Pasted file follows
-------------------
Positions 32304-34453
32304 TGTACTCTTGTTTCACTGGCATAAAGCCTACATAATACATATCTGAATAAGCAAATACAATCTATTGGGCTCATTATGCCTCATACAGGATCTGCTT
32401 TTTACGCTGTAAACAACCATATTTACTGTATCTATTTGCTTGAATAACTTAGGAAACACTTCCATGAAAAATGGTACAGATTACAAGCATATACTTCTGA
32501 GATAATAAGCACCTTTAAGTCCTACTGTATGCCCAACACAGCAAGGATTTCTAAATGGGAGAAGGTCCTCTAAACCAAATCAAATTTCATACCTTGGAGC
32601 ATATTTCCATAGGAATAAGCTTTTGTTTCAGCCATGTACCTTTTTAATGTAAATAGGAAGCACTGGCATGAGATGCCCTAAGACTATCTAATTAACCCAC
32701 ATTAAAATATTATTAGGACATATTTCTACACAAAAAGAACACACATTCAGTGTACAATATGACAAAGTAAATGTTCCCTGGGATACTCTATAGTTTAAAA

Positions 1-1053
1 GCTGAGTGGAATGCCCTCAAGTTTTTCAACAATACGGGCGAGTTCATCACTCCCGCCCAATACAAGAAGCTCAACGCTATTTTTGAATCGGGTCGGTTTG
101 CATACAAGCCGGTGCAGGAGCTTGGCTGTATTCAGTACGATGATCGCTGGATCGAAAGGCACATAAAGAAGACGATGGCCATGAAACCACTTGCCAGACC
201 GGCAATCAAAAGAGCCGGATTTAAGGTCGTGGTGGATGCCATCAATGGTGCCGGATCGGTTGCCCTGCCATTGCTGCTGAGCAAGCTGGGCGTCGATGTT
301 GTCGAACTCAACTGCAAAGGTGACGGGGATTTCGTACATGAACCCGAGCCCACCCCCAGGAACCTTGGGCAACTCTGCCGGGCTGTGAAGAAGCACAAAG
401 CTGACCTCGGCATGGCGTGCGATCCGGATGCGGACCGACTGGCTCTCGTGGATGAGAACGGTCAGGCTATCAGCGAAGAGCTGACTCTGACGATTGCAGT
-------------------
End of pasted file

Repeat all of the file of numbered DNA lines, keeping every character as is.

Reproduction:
Positions 32304-34453
32304 TGTACTCTTGTTTCACTGGCATAAAGCCTACATAATACATATCTGAATAAGCAAATACAATCTATTGGGCTCATTATGCCTCATACAGGATCTGCTT
32401 TTTACGCTGTAAACAACCATATTTACTGTATCTATTTGCTTGAATAACTTAGGAAACACTTCCATGAAAAATGGTACAGATTACAAGCATATACTTCTGA
32501 GATAATAAGCACCTTTAAGTCCTACTGTATGCCCAACACAGCAAGGATTTCTAAATGGGAGAAGGTCCTCTAAACCAAATCAAATTTCATACCTTGGAGC
32601 ATATTTCCATAGGAATAAGCTTTTGTTTCAGCCATGTACCTTTTTAATGTAAATAGGAAGCACTGGCATGAGATGCCCTAAGACTATCTAATTAACCCAC
32701 ATTAAAATATTATTAGGACATATTTCTACACAAAAAGAACACACATTCAGTGTACAATATGACAAAGTAAATGTTCCCTGGGATACTCTATAGTTTAAAA

Positions 1-1053
1 GCTGAGTGGAATGCCCTCAAGTTTTTCAACAATACGGGCGAGTTCATCACTCCCGCCCAATACAAGAAGCTCAACGCTATTTTTGAATCGGGTCGGTTTG
101 CATACAAGCCGGTGCAGGAGCTTGGCTGTATTCAGTACGATGATCGCTGGATCGAAAGGCACATAAAGAAGACGATGGCCATGAAACCACTTGCCAGACC
201 GGCAATCAAAAGAGCCGGATTTAAGGTCGTGGTGGATGCCATCAATGGTGCCGGATCGGTTGCCCTGCCATTGCTGCTGAGCAAGCTGGGCGTCGATGTT
301 GTCGAACTCAACTGCAAAGGTGACGGGGATTTCGTACATGAACCCGAGCCCACCCCCAGGAACCTTGGGCAACTCTGCCGGGCTGTGAAGAAGCACAAAG
401 CTGACCTCGGCATGGCGTGCGATCCGGATGCGGACCGACTGGCTCTCGTGGATGAGAACGGTCAGGCTATCAGCGAAGAGCTGACTCTGACGATTGCAGT